The Structural Geology, Kinematics and Timing of Deformation at the Superior craton margin, Gull Rapids, Manitoba
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The Gull Rapids area, Manitoba, lies on the Superior craton margin and forms part of the Superior Boundary Zone (SBZ), a major collisional zone between the Archean Superior craton and the adjacent Paleoproterozoic Trans-Hudson Orogen. There are two main rock assemblages at Gull Rapids: orthogneisses (of possible Split Lake Block origin) and supracrustal rocks (metavolcanic and metasedimentary). Late, crosscutting felsic and mafic intrusive bodies (mostly dykes and sills) are used to constrain the relative and absolute timing of deformation and metamorphism. <br /><br /> The Gull Rapids area records a complex tectonic history. The area experienced four generations of Neoarchean ductile and brittle deformation (G1 ? G4) and one of Paleoproterozoic ductile-brittle deformation (G5). G1 deformation produced the main foliation in the map area, as well as local isoclinal folding which may be related to an early shearing event. M1a prograde mid-amphibolite facies metamorphism is contemporaneous with the early stages of G1. Widespread, tight to isoclinal sheath folding during G2 was recorded in the supracrustal assemblage, and is the result of southwest-side-up, dextral shearing during the early shearing event. A ca. 2. 68 Ga widespread phase of granitoid intrusion was emplaced late-G1 to early-G2, and is rich in metamorphic minerals that record conditions of M1b upper-amphibolite facies peak metamorphism. M1b metamorphism, late-G1 to early-G2 deformation, and intrusion of this felsic phase are contemporaneous. M2 retrograde metamorphism to mid-amphibolite facies was recorded sometime after M1b. G1 and G2 structures were re-folded during G3, which was then followed by G4 southwest-side-up, dextral and sinistral shearing, contemporaneous with late pegmatite intrusion at ca. 2. 61 Ga. This was followed by mafic dyke emplacement at ca. 2. 10 Ga, and then by G5 sinistral and dextral shearing and M3 greenschist facies metamorphism or hydrothermal alteration at ca. 1. 80 Ga. <br /><br /> Deformation and metamorphism at Gull Rapids post-dates emplacement and deposition of gneissic and supracrustal rocks, respectively. This deformation and metamorphism, except for G5 and M3, is Neoarchean (ca. 2. 68?2. 61 Ga), and represents a significant movement of crustal blocks: km-scale shearing of the supracrustal assemblage and consequent uplift of the Split Lake Block. Late deformation and metamorphism (G5, M3) may be related to the Paleoproterozoic Trans-Hudson orogeny. The Neoarchean and Paleoproterozoic zircon populations in the geochronological data suggest that the Gull Rapids area largely experienced Neoarchean deformation and metamorphism with a weak Paleoproterozoic overprint. All of the evidence presented above suggests that the Gull Rapids area lies in a part of the Superior Boundary Zone, yet does not lie at the exact margin of the Superior craton, and therefore does not mark the Archean-Proterozoic boundary proper in northeastern Manitoba.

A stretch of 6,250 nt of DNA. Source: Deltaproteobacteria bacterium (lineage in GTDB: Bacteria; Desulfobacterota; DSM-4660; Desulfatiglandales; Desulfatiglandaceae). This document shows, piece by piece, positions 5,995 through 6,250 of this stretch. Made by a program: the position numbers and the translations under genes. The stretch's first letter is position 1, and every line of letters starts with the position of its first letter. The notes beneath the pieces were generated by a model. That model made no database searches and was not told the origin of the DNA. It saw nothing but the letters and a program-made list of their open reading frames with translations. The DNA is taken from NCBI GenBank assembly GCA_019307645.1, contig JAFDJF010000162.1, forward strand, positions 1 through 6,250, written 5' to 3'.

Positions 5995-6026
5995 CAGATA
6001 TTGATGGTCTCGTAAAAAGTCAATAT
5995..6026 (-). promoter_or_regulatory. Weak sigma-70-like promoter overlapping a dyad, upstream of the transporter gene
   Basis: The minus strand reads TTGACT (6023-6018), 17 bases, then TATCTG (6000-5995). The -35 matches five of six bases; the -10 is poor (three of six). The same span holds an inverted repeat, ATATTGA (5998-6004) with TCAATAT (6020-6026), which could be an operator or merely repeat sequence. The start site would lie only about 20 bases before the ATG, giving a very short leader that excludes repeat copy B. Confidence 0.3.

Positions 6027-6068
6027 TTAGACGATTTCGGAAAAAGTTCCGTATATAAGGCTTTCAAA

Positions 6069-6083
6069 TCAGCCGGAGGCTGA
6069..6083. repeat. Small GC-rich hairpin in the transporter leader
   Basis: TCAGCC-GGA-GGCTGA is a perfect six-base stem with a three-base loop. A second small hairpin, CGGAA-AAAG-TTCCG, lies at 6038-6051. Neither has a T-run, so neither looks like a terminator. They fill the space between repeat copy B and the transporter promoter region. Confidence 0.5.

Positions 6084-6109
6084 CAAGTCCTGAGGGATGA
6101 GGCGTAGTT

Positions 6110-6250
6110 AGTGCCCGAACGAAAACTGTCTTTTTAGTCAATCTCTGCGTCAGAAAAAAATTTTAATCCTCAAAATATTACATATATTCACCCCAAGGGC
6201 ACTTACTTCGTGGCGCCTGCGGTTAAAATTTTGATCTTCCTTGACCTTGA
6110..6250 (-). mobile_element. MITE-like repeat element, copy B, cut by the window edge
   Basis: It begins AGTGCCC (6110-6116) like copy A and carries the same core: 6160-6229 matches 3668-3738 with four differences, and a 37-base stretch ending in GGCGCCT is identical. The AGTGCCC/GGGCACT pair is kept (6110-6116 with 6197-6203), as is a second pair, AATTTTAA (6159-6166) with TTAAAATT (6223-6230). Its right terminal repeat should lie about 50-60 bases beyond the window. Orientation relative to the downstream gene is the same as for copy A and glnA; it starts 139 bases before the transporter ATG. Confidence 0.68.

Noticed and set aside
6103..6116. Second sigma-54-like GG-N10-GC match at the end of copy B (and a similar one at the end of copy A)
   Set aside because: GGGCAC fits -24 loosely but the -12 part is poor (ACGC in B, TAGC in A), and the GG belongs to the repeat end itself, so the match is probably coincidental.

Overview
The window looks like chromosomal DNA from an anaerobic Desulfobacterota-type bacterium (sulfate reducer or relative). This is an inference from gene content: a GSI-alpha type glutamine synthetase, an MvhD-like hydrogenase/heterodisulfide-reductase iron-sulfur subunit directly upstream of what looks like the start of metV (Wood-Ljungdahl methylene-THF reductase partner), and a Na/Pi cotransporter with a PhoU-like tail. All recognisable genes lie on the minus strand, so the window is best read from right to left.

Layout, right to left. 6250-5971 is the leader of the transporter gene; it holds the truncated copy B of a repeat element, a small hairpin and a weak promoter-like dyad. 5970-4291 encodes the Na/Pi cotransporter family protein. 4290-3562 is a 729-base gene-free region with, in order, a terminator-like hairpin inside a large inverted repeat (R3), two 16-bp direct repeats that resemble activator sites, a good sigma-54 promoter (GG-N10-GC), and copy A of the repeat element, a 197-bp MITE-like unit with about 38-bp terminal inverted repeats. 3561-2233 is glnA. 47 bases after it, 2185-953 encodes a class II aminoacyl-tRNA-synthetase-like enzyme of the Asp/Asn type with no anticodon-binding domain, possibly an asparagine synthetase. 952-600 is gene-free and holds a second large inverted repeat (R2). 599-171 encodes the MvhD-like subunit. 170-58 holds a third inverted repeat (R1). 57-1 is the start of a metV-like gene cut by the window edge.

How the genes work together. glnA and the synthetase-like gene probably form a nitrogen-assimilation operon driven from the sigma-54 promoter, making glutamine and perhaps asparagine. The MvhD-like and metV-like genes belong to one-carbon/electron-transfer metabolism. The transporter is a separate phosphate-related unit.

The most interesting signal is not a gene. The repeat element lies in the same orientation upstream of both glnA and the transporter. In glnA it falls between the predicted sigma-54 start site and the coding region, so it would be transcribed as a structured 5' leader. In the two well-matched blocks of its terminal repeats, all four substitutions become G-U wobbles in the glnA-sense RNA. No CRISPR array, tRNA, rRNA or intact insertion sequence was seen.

Cite this work
Matthew Downey (2005). The Structural Geology, Kinematics and Timing of Deformation at the Superior craton margin, Gull Rapids, Manitoba. UWSpace. http://hdl.handle.net/10012/1258